“When you close your eyes, you see and hear things you didn’t notice before, though they must have been there all along. It’s not that you make things up – you notice things. Maybe that’s a kind of making up? Hard to say,” Hampl writes. “Words are partly thoughts, but mostly they’re music, deep down. Thinking itself is, perhaps, orchestral, the mind conducting the world. Conducting it, constructing it. I sense this instinctively. There is no language for this, not then, not even now, this inner glide, articulation of the wordless, plotless truth of existence.” If daydreaming is a sin, Hampl embraced it wholeheartedly; as a child, and for the rest of her life.
The Art of the Wasted Day explores the lives and homes of people who exemplified the theory of restful retreat, from the pea plant breeder/geneticist Gregor Mendel to Michel Montaigne, the inventor of the personal essay (and patron saint of the personally contemplative). She describes America’s penchant for striving, while defending the concept of leisure as essential to personal development.
3. Every Other Weekend by Zulema Renee Summerfield ($26): “Nenny lives in two houses. The first one is haunted. The second house is not haunted, but still: some nights she lies awake in bed and cannot sleep.” Summerfield’s book shows the potential dark side of a little too much inner thought, as for young Nenny, it manifests itself in anxiety and catastrophizing premonitions that seem unlikely to actually come true.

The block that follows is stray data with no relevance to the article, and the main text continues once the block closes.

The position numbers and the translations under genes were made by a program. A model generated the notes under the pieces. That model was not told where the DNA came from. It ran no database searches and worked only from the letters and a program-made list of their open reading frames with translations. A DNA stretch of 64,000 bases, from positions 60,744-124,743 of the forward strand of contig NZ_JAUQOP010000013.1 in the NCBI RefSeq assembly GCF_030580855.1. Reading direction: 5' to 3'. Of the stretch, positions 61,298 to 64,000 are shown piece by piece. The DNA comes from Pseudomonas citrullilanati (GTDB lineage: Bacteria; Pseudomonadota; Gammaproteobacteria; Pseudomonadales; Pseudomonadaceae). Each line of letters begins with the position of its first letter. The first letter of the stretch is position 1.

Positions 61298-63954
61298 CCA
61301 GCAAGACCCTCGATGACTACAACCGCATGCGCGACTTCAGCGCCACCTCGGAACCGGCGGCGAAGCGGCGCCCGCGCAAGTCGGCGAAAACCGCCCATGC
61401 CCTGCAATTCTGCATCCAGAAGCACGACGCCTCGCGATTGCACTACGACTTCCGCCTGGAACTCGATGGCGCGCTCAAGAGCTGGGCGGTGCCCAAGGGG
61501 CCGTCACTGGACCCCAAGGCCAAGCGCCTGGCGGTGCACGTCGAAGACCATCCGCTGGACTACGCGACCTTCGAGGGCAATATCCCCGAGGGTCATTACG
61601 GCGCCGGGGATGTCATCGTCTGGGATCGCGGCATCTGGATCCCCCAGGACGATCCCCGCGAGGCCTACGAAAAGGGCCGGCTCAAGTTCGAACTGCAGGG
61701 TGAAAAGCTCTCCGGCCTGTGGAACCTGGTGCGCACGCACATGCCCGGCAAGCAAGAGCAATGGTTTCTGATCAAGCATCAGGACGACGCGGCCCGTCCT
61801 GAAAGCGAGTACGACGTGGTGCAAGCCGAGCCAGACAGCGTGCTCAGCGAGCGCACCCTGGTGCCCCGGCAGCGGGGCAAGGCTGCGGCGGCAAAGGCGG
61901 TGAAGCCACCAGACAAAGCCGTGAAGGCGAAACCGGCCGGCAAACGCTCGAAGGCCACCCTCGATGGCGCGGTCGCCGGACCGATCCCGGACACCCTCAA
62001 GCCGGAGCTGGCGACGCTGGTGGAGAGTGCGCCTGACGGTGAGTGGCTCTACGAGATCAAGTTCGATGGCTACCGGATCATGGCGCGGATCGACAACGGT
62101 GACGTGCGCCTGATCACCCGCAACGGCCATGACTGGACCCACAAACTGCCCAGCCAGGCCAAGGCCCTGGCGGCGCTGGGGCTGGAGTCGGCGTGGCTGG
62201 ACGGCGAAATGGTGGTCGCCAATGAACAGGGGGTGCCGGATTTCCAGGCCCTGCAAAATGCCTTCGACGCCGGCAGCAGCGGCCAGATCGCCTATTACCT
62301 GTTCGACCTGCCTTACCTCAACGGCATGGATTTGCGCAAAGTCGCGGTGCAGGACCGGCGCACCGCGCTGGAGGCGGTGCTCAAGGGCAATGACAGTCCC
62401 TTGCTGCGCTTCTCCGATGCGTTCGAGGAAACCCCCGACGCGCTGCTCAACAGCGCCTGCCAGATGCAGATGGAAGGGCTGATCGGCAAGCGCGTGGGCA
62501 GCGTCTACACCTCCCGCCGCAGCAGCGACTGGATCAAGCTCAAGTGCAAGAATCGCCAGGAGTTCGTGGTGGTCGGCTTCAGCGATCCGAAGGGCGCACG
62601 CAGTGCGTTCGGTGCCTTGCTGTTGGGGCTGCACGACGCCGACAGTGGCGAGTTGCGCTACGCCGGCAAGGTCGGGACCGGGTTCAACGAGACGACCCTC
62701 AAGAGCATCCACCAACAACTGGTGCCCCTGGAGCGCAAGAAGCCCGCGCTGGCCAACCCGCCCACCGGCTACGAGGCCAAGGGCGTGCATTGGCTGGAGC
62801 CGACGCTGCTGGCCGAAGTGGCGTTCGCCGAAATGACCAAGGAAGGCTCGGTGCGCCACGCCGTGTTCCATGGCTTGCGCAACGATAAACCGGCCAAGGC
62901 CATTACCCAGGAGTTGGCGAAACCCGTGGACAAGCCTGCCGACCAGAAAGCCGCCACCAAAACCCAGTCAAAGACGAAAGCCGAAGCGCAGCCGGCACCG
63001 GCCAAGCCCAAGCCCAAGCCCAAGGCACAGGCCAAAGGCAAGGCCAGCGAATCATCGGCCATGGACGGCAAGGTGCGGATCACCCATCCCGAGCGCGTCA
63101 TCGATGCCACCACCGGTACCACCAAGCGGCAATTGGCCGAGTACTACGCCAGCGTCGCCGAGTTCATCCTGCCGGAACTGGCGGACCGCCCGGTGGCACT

It’s 1988, and America appears on the precipice of all sorts of terrifying threats, eagerly reported on by the daily news. Eight-year-old Nenny’s parents have divorced, riding what seems to be a cultural wave of splitting up. Nenny has moved with her two brothers into her mom’s new place, which comes with a new stepfather (Rick, a Vietnam War veteran) and his two children. The titular “every other weekend” is spent at her dad’s apartment. She has more than a little trouble adjusting, and her anxieties over her new situation mesh with a precocious child’s conception of world events to form colorful nightmare scenarios. “You could make a catalog of these fears and sell it for a pretty penny. Give it a nice shiny cover with a drawing of a girl trembling and sweating and with her fingers crammed in her mouth. Call it something like When a Child Suffers the Inevitability of Doom.”
Nenny worries about natural disasters, violent crimes, and even being conscripted by Mikhail Gorbachev; when an actual disaster finally strikes, it’s far different from anything she’s imagined. “Mom tilts her head and half smiles, half frowns with a look that means it’s time to get real, and she stops petting but still holds Nenny’s hand and says, ‘What’s been on your mind?’ ‘Everything,’ Nenny says, because it’s true. It’s always true.”
What books are on your mind? Tag us in your next introspective read @BritandCo.